Revival – Friday Fictioneers

Here is this week’s entry into the weekly challenge brought to us by the lovely Rochelle Wisoff-Fields. Here are the rules: Use the photo as inspiration, write a hundred(ish) words – and share! Here goes my offering for this week – and I welcome your comments again!

Copyright - Dawn M. Miller

Copyright – Dawn M. Miller

– Revival –

“This is how it used to look. Before they ripped its heart out.”

I take the picture from him, one that he keeps in his wallet next to a photo of his wife and daughter.

It’s a cutting from a magazine, the paper soft with age – I hold it as if caressing a butterfly. He is in tears; men are not afraid to show their pain here. Life has been too hard to pretend otherwise.

I stare up at the bones of the building, black against the blood red of the setting sun.

“We will rebuild your museum, I promise.”

His smile is radiant.


Click on the blue froggy below to read others’ offerings!

35 thoughts on “Revival – Friday Fictioneers

    1. Thank you! I’ll have to take a look at your story – I enjoy writing dystopian fiction (is ‘enjoy’ really the correct word?!), so if you also feel the same way, then it wouldn’t be a surprise if I had written a sequel!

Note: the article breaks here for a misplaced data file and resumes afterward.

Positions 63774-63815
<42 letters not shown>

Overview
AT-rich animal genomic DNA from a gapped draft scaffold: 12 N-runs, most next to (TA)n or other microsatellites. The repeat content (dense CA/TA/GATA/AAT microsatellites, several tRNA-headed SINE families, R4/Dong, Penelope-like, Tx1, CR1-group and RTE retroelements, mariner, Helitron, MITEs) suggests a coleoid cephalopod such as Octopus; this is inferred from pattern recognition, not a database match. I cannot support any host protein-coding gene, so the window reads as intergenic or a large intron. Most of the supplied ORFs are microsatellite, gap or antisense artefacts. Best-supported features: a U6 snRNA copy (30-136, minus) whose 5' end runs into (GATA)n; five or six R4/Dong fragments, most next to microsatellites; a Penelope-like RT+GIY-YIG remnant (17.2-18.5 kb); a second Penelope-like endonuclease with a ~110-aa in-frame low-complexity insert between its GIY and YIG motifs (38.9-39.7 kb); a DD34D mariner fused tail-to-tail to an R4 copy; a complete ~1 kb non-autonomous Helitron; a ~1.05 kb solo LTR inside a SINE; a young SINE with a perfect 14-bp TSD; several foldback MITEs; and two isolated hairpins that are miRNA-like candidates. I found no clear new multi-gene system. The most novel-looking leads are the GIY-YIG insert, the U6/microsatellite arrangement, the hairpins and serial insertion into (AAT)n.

1. Great description…the story becomes tense on that promise…there are so many variables…and I think you really got it right about some things moving men to tears…

  2. Great story, it’s got me thinking – nuclear war, conventional war, zombie attack?
    At least now the process of rebuilding has begun.
    I like the “bones” of the building against the “blood red” of the sun.

  3. I like your character’s love of his museum — they are fantastic places to visit. And I like how you describe the museum with living adjectives: heart and bones, the photo is next to the one of his family. Wonderful to end it on a hopeful note… he will get his beloved museum back.

    1. Thank you, zookyworld! I adored museums growing up (thank you, parents!) and still do. In my mind, they are living things, not dry and dusty shells. I had in mind that my narrator will follow through with his promise.

    1. Thank you, Sunshine. It’s not always my way to finish off on a more positive note, but it felt right for this piece. I’m glad you enjoyed it – thank you for popping in!

  4. Dear Freya,

    Your story show why writers are important. They carry the pictures of another time around in their heads and do not let others forget what was past. Great story.



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